Challenges and solutions
In making Veeqo the reliable and efficient system it is today, our teams faced serious technical challenges. Addressing them required profound expertise, creative solutions, and intensive work. Particularly important were the contributions of our DevOps engineers.
When we joined the Veeqo project, our DevOps team started sorting out existing blockages in the development process, prioritizing those that affected Veeqo’s users and the client’s business the most.
Phase 1: Fixing database outages
Collecting host metrics (CloudWatch and okmeter showed consequences, not causes).
Analyzing the true RAM use and identifying 1,200-1,500 worker connections taking up about 40 GB of RAM.
Adding PgBouncers to reduce the load on the database.
Stabilizing connection pooling by applying ELB and thus distributing traffic more evenly to decrease the number of SPOFs.
As a result, we spent $180 on launching PgBouncers on two c4.large instances behind NLB and saved about 10X the sum in the customer’s monthly costs by: Freeing up about 40 GB of RAM, Postponing the need to upgrade the RDS instance until about 6 months later.
Phase 2: Continuous integration (CI)
Jenkins was operated manually on a separate EC2 instance. Managing it was thus challenging, especially in
emergencies. We moved the Jenkins master to ECS by remaking its provisioning, deployment, and updating (Later,
we’ll move it to k8s, but in 2017, ECS was the only good option for us). We reduced build time and cost by
allocating a small part of compute resources of Jenkins agents to reserved instances and moving 90% of the load to
We further renovated CI by:
- Creating Jenkinsfiles for all repositories thus making pipelines reproducible
- Creating backups
- Running access audit and configuring SSO for more secure access
Phase 4: Cutting the costs
Cutting the costs for the customer is not about making compromises but about achieving efficiency. The mind of a DevOps engineer is like an hourglass: engineers are focusing on either improving performance or cutting the costs. It’s flipping all the time, and it is needed to find balance, which is solutions that are effective and cheap.
Once we improved Veeqo’s performance and user experience, we started working on optimizing infrastructure costs. In total, the infrastructure used to cost the customer about ~$20,000 per month. Within one summer, as we prepared the new solutions and migrated to them, we brought the figure down to ~$13,000.
Importantly, we made the system more secure as we started using RabbitMQ, Memcached, Elasticsearch, and other services within our own network. The monitoring system that we kept perfecting as we went on with cutting the costs confirmed the effectiveness of cost optimization.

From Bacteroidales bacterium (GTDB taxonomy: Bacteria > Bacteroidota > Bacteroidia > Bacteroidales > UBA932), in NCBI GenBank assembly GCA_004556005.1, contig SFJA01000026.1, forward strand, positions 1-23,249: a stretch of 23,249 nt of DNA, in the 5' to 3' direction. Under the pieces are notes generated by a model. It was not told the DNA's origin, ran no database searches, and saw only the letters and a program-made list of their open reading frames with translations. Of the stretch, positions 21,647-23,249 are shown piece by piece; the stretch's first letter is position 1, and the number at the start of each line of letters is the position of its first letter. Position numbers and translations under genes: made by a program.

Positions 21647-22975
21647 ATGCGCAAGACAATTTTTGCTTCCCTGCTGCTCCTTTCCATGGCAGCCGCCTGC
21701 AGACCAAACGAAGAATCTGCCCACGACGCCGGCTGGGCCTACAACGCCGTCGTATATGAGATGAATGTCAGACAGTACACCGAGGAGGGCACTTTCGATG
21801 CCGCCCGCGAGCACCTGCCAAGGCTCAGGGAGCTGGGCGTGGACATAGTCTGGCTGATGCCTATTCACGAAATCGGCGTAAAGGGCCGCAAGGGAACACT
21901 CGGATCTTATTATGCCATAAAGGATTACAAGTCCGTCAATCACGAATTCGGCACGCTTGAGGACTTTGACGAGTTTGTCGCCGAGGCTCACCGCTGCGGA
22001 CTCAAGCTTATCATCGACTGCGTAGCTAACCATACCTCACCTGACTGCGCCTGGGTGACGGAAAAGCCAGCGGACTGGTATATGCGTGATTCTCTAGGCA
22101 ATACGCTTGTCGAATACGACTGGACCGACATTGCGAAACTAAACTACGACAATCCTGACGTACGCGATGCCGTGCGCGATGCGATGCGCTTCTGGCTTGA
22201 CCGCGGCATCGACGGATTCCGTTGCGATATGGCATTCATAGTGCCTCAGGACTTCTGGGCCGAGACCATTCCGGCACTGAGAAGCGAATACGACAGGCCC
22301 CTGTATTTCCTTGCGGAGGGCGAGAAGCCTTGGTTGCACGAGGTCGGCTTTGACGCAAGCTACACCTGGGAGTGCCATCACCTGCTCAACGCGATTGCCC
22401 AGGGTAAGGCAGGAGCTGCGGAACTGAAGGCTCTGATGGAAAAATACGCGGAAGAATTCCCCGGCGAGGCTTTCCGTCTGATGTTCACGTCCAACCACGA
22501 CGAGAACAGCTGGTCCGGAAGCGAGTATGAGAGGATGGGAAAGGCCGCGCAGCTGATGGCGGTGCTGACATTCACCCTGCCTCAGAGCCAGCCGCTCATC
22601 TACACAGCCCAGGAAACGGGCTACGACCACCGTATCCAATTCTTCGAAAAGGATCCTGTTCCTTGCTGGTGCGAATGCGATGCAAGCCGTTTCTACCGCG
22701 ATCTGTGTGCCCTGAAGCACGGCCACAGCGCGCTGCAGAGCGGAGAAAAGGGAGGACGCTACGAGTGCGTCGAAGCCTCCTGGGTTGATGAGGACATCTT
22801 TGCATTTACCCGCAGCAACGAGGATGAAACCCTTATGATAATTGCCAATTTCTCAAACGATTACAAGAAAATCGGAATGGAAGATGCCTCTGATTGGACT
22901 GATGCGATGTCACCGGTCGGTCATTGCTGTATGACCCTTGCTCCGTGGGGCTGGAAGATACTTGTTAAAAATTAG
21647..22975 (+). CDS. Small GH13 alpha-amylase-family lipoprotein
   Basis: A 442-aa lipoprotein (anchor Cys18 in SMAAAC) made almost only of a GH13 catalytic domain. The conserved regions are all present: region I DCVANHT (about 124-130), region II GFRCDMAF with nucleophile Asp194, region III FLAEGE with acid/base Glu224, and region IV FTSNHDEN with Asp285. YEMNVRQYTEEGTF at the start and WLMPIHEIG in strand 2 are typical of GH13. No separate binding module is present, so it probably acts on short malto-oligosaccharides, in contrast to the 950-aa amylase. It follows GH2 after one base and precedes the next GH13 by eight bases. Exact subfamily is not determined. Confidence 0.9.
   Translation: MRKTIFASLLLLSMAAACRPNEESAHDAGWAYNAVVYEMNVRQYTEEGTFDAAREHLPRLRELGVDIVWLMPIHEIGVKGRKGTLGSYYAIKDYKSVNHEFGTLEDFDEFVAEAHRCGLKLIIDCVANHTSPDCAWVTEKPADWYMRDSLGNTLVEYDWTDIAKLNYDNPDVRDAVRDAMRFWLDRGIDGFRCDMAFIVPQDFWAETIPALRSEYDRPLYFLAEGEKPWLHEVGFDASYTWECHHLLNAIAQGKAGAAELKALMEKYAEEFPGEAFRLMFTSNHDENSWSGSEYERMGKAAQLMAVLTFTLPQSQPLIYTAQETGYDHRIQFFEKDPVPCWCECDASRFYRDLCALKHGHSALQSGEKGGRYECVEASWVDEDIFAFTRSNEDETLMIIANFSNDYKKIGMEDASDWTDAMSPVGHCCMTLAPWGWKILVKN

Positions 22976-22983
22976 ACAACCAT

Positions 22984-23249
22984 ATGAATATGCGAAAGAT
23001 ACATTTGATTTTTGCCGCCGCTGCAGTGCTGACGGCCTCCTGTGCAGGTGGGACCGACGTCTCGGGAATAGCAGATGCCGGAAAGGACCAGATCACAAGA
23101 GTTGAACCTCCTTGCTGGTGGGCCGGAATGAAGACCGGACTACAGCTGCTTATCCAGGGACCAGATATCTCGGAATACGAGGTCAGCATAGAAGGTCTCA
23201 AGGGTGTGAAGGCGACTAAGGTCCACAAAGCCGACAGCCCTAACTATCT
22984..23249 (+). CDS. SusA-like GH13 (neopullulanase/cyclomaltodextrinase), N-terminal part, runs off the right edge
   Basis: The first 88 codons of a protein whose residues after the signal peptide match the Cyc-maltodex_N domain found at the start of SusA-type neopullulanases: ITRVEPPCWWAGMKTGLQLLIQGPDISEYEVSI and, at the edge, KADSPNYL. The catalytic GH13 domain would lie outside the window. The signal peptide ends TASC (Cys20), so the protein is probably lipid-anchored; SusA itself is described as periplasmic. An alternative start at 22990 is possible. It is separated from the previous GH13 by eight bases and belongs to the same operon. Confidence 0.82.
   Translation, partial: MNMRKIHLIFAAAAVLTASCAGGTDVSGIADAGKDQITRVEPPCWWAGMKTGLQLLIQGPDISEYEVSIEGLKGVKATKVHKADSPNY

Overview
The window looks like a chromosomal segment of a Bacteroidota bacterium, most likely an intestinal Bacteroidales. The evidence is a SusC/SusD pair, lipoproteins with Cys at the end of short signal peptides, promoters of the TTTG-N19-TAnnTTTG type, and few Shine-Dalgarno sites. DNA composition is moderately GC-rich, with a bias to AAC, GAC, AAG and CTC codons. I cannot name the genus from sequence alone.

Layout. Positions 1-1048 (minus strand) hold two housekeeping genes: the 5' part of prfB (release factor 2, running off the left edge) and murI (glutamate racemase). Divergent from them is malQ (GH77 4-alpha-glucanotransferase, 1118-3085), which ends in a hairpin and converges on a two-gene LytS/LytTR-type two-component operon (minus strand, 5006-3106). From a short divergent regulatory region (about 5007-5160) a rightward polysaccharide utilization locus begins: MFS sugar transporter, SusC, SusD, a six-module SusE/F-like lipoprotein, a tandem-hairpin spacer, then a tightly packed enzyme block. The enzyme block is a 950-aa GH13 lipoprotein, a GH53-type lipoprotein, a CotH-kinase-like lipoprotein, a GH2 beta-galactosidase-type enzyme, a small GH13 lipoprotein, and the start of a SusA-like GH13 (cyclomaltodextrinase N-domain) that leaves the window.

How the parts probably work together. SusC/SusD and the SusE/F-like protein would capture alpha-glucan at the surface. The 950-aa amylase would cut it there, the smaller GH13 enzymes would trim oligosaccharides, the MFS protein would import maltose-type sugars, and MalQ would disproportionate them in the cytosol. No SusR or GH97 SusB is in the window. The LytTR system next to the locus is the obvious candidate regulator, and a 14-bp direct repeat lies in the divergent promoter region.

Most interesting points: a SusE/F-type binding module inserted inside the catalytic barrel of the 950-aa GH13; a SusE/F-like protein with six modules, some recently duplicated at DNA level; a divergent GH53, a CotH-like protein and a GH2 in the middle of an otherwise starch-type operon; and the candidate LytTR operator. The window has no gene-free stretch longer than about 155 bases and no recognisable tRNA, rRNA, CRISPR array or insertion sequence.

Phase 5. Moving to Kubernetes
Kubernetes and the team were ready for each other. Kubernetes was growing stable, well-integrated with all the major AWS services, and well-equipped for high production loads. The team, in turn, stabilized the development processes and needed better automation. Kubernetes provided a unified platform for app launching and Docker containers orchestration: we wanted to have a unified platform to safeguard Veeqo’s future growth. Having one platform to handle everything meant being independent of cloud providers and being able to launch instances in any clouds. We were going more cloud agnostic: Kubernetes allows moving workloads seamlessly.
Use of resources
There are four main types of resources: CPU, RAM, disc, and network. The way a service uses them depends on its type. Our objective was to arrange the services so that they don’t overlap in terms of the use of resources and—importantly—so that not too many resources are idle.
The balance is found based on thorough continuous calculations. Kubernetes shuffles services from node to node so that resources are not overused and creates optimal distribution that a human admin could never possibly achieve manually.
Kubernetes and containerization
Kubernetes specializes in resource management and orchestration, but it needs a containerization service alongside it. We used Docker to standardize the runtime for application. The two worked perfectly together.
Kubernetes provides an environment where Ops and Devs can speak the same language: the language of YAML configurations and Kubernetes objects. We get system resources on one end, containers on the other, and in the middle, Kubernetes works its magic.
Phase 6: Infrastructure as Code (IaC)
IaC is a way to manage large structures where manual operation is highly ineffective or simply impossible. To go fully IaC, our teams made fundamental changes in the ways we develop, deliver, and maintain our solutions.
Advantages of IaC
- Control over resources: The more people have access to the cloud, the more expensive it is to use it. By introducing IaC, we rule out disorderly alterations in the system and prevent wastefulness, thus improving security and gaining firmer control over resources and costs.
- Reproducibility: IaC is the tool of ultimate reproducibility. By going straight to Terraform, one can avoid repetitive manual work, thus achieving: lower operating costs, higher speed, better coordination within the team, (ideally) fully automated infrastructure deployment.
- Security: Introduced changes can be tracked, reviewed, and analyzed automatically before delivery. It’s a reliable way to detect and fix vulnerabilities before they can make trouble.
- Reliable documentation: Documentation effectively stops being relevant once a new change is introduced into the system without being documented. With many changes going on, doc updates get easily forgotten. But if you have code for documentation, this problem is solved. There’s nothing more relevant for understanding a system than code itself. Ideally, what you have in master is what you have in production.